A couple of years ago I did the eulogy for my 101 year old Grandpa's funeral service. Afterward, a woman approached me, introduced herself, and told me that she was one of the nurses who stood with my dad while he watched me being born. I had the umbilical cord wrapped multiple times around my neck and my mother agreed that students could watch my complicated birth as a learning exercise. She remembers that as she lay on the table, she could see a group of students watching, taking notes on their clipboards in the viewing rafters above. She described it all as a bit surreal. After giving birth myself twice, I can only imagine.
What this woman told me (I never even caught her name) was that once I was delivered into this world alive and well, she will never forget the look on my father's face. He was in awe. And she remembers that she said to him, "it almost makes you believe there's a god, doesn't it?"
Now this was interesting. Growing up my father was a self-proclaimed atheist. My father an atheist, my mother a catholic church-going, choir-singing Christian--made room for much exploration about the meaning of life on my part. For the bulk of my time here on Earth, I leaned toward my father's bent, focused on attaining knowledge, hard facts, scientific principles, and for the most part subscribed to the ideology that "seeing is believing."
Within the past few years, I have had an awakening of sorts. One that has moved me out of the "seeing is believing" mindset and into the "believing is seeing" paradigm. This has been a bit shocking to those around me, and quite frankly, to myself as well. And yet the trust that I have been able to cultivate in this mysterious thing we call life has freed me to activate the biggest, strongest, fiercest and most loving aspects of myself and choose to live from that place. And when I put that internal stake in the ground, the external environment must respond.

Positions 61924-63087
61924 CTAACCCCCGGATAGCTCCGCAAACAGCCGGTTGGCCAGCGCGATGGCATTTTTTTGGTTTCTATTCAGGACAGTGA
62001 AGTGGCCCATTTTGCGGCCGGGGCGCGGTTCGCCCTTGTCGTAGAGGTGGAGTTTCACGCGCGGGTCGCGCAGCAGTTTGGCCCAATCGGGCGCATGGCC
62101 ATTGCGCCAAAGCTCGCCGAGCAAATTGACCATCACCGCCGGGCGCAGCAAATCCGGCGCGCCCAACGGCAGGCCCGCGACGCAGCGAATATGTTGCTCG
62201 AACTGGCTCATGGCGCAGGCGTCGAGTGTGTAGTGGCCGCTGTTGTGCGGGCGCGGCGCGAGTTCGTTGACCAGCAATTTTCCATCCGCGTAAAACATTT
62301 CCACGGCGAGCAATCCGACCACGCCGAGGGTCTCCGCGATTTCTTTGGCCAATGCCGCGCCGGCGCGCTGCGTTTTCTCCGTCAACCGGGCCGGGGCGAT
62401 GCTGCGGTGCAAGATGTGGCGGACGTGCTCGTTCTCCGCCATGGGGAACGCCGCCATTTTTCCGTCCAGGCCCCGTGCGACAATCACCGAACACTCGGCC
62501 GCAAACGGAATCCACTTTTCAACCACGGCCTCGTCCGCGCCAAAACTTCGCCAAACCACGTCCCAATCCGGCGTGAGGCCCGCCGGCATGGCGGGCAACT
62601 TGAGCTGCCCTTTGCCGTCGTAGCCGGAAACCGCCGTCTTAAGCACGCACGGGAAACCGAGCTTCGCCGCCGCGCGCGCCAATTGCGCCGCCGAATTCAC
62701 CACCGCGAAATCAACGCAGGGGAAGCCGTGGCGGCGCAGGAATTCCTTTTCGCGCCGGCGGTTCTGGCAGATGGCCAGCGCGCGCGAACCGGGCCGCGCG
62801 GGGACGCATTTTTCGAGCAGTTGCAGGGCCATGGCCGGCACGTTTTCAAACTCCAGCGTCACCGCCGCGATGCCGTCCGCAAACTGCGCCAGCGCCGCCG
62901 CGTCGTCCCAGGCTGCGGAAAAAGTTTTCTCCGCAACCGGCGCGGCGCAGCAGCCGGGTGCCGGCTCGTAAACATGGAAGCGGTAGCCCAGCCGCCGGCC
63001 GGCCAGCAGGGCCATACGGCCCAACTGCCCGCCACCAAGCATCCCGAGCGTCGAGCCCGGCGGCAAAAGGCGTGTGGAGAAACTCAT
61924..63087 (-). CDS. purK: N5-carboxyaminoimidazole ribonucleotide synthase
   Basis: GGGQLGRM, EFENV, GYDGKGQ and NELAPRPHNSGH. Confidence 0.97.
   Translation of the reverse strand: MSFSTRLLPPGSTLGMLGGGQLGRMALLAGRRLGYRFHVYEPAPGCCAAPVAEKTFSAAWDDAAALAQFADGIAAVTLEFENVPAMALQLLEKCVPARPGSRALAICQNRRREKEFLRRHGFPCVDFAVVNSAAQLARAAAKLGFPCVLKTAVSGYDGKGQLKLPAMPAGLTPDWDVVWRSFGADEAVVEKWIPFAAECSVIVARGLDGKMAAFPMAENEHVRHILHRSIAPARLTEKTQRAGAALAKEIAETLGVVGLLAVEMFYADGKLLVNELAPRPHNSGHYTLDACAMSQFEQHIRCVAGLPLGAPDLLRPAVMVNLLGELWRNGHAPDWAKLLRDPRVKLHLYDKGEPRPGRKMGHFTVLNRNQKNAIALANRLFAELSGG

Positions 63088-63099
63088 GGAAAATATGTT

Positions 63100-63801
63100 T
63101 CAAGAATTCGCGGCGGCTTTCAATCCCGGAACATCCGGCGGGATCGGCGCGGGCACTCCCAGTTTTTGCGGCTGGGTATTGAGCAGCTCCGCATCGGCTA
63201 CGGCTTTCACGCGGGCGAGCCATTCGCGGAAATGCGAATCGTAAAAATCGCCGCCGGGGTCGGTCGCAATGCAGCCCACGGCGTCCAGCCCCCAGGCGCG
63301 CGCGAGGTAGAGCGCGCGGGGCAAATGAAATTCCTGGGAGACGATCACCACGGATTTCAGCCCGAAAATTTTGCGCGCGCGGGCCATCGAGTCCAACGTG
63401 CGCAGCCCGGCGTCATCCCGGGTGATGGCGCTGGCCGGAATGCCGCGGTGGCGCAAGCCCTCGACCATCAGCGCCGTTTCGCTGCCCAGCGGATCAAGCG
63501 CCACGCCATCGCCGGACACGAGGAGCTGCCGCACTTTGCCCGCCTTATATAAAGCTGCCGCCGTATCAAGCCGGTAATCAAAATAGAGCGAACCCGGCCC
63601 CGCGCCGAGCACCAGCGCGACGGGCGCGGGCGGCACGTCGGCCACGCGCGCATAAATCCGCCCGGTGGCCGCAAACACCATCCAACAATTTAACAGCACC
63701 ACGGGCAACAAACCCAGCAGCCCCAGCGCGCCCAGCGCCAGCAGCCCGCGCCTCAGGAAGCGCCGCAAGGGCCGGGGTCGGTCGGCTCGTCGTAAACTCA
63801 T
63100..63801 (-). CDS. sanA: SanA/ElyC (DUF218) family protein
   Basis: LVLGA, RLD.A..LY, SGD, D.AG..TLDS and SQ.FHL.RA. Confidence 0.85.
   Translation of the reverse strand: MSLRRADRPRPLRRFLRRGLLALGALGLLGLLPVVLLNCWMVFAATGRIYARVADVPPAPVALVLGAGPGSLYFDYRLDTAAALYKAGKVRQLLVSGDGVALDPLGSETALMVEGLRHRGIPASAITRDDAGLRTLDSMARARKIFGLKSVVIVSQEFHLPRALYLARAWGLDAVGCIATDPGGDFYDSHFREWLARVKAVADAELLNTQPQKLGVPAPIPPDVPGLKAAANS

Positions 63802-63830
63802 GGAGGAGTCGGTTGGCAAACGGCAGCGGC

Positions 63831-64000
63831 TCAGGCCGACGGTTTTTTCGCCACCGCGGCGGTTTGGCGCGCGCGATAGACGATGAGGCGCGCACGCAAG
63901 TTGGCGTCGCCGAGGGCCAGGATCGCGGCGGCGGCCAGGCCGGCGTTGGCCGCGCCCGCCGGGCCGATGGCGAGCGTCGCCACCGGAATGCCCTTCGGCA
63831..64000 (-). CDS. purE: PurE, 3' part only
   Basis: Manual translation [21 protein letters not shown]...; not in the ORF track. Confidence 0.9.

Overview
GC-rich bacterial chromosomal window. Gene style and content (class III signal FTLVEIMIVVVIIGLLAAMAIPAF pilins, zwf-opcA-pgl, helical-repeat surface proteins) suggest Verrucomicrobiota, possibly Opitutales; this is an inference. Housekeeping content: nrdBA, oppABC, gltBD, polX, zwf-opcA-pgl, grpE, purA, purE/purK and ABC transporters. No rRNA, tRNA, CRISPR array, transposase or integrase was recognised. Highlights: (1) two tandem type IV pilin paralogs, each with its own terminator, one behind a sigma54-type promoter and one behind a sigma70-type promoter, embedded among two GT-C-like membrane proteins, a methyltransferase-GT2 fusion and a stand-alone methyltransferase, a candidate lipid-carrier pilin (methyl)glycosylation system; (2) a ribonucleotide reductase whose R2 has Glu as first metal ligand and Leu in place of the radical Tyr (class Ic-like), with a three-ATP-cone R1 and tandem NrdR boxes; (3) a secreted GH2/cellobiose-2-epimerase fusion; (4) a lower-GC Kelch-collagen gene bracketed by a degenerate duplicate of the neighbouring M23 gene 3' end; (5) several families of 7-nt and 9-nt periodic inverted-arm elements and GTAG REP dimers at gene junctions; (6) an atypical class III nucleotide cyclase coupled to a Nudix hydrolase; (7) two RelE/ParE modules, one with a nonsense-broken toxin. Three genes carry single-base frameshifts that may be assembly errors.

They say that your birth experience can be a metaphor for how you live out your life. Well, if that is true, then on this pinnacle birthday point in my life, 40 years today, I am once again choosing to be on stage and serve as a learning exercise.
Plus…I’m gonna be dead, ashes scattered within the next 61 years (if I follow my grandpa’s lead) so why not choose to live from “my big self” place right now?
Thank you to my parents for allowing me a life filled with duality and questioning. And thank you to that woman who approached me on the day of my grandfather's funeral. I will likely never know who you were or see you again, but you were one of the many, many serendipitous connections that have kept me going on this path to becoming truly free. Onward!